NCAGS exercises have probably, in one form or another, been conducted since the mid-1950s. In 1951 the then Commander-in-Chief of the US Pacific Fleet, Vice Admiral Radford, and the Royal Australian Navy's Chief of Naval Staff, Vice Admiral Collins, executed an agreement as to how the USN and the RAN would interact in the Indian and southern Pacific Oceans (Reference B). This agreement was executed at the time of the Korean War was the cornerstone of, amongst other things, allied NCS exercises in the Australian, New Zealand, Indian Ocean and (US) Pacific Fleet (ANZIO PACFLT) areas until the mid-1980s. Although it was technically a procedural document, it effectively put in place an allied naval command and control structure for the ANZIO PACFLT area.
Subsequent NCS exercises in the ANZIO PACFLT area carried names such as RIPCORD and ROLLER COASTER (in the 1970s). Countries participating in these exercises were Australia, New Zealand, Canada, the United Kingdom and the United States of America. The exercises were conducted annually. Australia, New Zealand and the United States participated pursuant to Reference B, Canada (it is submitted) pursuant to Reference A and the United Kingdom due to its residual role and influence in the region.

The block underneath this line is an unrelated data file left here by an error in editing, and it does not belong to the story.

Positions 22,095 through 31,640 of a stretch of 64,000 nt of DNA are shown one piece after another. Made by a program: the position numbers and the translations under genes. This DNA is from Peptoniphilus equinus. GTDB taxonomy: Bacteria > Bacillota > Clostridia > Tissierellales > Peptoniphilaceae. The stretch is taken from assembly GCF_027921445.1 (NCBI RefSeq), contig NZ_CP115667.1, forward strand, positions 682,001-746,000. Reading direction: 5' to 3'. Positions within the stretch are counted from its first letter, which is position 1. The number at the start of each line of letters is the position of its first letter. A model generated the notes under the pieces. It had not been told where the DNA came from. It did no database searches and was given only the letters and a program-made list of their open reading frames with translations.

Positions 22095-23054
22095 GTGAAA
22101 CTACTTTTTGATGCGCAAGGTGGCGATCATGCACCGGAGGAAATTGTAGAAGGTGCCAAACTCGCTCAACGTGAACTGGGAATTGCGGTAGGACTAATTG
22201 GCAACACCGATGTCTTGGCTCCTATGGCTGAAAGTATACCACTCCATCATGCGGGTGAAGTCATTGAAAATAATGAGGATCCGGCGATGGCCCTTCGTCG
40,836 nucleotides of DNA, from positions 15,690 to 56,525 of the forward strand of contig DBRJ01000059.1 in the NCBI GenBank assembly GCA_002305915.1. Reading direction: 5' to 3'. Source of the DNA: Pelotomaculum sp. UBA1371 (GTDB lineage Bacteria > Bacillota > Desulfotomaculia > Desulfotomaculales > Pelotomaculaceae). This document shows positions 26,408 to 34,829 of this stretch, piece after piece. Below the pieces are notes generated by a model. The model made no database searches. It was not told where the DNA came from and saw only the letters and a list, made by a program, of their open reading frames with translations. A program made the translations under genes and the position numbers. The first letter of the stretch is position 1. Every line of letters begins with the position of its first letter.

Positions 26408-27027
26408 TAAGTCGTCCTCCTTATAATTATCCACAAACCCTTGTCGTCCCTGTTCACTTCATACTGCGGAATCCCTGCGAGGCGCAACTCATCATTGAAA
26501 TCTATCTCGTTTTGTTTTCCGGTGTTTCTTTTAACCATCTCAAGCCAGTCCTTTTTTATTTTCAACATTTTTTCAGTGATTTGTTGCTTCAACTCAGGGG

In the early 1980s the NCAGS exercise series changed. The ROLL CALL series were developed and conducted in even years and another exercise series (EXPANDED SEA) was developed for conduct in odd years. Within the ANZIO region the exercises were virtually identical, but whilst the former was founded upon Reference B and was contained within the ANZIO PACFLT area the latter was usually a world wide exercise (often dovetailed into NATO exercises such as WINTEX, TRADE WIND and TRADE DAGGER) and was utilised by the United States to involve regions such as South America and US forces in the Middle East in NCAGS. It was at this time that France (having a significant presence both in New Caledonia and Tahiti) was invited to participate: in fact, she rarely did so.